LocalHarvest Newsletter, December 21, 2012

Welcome back to the LocalHarvest newsletter.

Tonight will be the longest night of the year. For many, this time of deepened darkness offers a welcome counterbalance to the stresses of the holiday season. The long evenings make us want to curl up in bed with a book, immersed in quiet. This year the darkness offers another kind of retreat, a space to grieve the sorrows we carry as a nation. It is a time to turn inward. When we do, many of us find that we hunger for that which is simple and meaningful and real. We long for life's essentials.

In the world of agriculture, one of these essentials is the land itself. We who love good food often focus on the fruits of the land, but that natural abundance is only possible when soil is cared for over time. Protecting farmland is vital to strong local food economies. The common good requires farmland that is safeguarded from erosion and toxic chemicals, and public policies that recognize the value of well-tended land and help preserve it from development. Organic farmers nourish the soil that we all may be fed.

Subjects like farmland protection can be dry and abstract until we are touched by a story. I recently read a book that brought this issue to life. It is called, Turn Here, Sweet Corn: Organic Farming Works. I recommend it. It is a good read and a powerful book. Beyond making a strong case for the soil, it is also a love story, a description of one couple's "growing up" into successful organic farmers, and a sometimes astonishing illustration of the intimate connections between people, plants and animals. And, it is a story of land lost once and then fought hard for. In the latter struggle, the farm was threatened by a proposed crude oil pipeline which would have destroyed the integrity of the soil, and thus the entire business. For those of you who like a good David and Goliath tale, this one will not disappoint.

This book reminded me how hard so many farmers work to stay on their land – working two or three jobs, working all hours of the day and night, sacrificing all sorts of comforts and security to keep on farming. In this season of counting our blessings, I am filled with gratitude for their labor, and for the commitment of all those who support them.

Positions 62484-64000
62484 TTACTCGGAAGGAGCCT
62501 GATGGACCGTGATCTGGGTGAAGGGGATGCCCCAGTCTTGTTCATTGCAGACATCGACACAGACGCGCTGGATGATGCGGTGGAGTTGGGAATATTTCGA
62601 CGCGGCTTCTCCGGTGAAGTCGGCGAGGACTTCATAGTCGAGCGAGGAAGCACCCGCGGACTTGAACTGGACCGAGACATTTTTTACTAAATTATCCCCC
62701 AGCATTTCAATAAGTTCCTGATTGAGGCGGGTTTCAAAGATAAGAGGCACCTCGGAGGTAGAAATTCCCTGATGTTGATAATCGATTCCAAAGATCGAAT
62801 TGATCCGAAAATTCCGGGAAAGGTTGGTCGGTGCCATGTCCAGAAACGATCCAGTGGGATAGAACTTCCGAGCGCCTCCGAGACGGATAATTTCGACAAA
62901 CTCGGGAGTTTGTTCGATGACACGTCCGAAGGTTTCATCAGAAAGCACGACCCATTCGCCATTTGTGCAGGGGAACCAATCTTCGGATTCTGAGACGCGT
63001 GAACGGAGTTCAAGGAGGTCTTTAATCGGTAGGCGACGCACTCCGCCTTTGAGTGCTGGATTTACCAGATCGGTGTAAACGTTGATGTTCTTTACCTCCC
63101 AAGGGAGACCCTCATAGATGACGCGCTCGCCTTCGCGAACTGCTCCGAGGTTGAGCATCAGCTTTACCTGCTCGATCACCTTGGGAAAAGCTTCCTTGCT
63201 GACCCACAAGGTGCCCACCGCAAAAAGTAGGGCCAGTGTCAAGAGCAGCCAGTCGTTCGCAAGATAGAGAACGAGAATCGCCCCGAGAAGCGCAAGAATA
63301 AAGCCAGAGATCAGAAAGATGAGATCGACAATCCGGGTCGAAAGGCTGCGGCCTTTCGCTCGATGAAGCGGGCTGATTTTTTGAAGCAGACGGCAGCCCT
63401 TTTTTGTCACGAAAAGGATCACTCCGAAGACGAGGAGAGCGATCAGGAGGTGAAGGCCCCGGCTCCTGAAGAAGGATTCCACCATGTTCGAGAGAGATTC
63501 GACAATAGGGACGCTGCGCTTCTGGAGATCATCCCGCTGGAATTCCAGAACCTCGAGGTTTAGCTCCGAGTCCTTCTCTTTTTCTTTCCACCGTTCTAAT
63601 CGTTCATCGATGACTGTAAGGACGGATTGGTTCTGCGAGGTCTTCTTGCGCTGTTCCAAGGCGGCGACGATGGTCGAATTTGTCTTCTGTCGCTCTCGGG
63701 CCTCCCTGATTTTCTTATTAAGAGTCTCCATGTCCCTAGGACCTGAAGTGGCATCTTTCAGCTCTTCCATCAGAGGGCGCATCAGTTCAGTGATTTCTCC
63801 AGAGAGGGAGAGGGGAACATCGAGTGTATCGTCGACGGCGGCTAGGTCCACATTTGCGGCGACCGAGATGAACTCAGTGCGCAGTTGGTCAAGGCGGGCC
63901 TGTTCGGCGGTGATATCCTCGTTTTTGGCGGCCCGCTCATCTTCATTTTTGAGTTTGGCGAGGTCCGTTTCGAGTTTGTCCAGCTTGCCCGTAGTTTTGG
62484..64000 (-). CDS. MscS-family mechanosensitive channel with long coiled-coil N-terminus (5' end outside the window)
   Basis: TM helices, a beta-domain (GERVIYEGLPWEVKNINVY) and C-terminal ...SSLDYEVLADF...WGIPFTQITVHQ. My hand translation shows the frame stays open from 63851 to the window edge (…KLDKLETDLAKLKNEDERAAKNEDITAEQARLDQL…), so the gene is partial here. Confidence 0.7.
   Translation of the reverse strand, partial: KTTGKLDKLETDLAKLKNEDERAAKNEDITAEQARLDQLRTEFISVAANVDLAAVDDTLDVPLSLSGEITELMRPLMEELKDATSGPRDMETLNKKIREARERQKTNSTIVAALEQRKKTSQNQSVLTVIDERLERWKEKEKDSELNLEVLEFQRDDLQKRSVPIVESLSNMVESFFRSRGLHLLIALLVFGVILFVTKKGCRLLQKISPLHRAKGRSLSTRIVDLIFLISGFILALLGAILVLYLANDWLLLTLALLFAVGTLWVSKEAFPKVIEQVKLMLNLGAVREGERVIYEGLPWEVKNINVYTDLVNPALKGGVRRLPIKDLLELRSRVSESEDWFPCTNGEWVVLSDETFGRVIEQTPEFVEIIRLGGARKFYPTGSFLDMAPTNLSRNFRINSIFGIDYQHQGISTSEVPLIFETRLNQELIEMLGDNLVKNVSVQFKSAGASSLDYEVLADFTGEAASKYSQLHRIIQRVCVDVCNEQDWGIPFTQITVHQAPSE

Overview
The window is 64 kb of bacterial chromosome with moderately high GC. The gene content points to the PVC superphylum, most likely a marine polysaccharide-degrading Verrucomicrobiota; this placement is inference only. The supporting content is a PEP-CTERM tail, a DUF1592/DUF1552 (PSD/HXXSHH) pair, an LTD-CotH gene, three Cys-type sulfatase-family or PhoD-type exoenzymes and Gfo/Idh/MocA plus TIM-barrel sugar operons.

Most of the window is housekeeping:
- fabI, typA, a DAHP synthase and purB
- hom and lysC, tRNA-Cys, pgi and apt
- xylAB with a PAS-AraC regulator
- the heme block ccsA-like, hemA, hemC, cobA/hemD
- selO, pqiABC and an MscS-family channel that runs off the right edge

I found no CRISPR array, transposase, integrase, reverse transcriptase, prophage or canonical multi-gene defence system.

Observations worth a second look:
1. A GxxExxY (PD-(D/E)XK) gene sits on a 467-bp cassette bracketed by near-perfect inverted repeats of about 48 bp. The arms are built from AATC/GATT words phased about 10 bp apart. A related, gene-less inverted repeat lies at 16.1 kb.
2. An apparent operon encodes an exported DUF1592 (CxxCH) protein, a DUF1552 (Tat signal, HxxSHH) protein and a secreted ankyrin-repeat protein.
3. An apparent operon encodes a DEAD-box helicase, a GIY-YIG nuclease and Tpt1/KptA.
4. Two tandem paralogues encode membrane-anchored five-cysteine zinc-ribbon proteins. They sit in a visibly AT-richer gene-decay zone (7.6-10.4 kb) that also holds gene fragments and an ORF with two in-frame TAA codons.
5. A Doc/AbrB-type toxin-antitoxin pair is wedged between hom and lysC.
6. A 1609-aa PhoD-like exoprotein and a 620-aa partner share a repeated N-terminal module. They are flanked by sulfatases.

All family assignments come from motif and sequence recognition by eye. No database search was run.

Until next time, take good care and eat well.

Erin Barnett

CSAware: New logo, new website!

This month we launched a shiny new website for CSAware, our CSA management software. We also gave CSAware a smooth new logo. You can see them both at www.csaware.com. Want a tour? Let us know. We'd be happy to show you how CSAware grew in 2012.

From the LocalHarvest Catalog:

If winter's official arrival has you itching for a new project, LocalHarvest farmers offer oodles of yarn and fibers you can put to crafty purposes!

In need of some holiday gift ideas? LocalHarvest farmers offer a big selection of gift baskets, filled with everything from fruits to honey, cheeses to meats. If your loved ones like nuts, the 2012 crop is in, and they are at their freshest and finest. We also have some beautiful California olive oils to treat the home cooks on your list. And don't forget what a great gift a box of fresh citrus makes!

Can't decide? LocalHarvest e-gift cards make a great gift. Your friends and family can browse through our entire catalog and find the thing that they like best.

Food From the Farm: Sweet Potato Fries

Sweet potatoes are among the most nutrient-dense foods on the planet. And so good! We eat them most often as "fries," using the simple recipe below. These make a good accompaniment to a bowl of chili or any kind of burger or sandwich.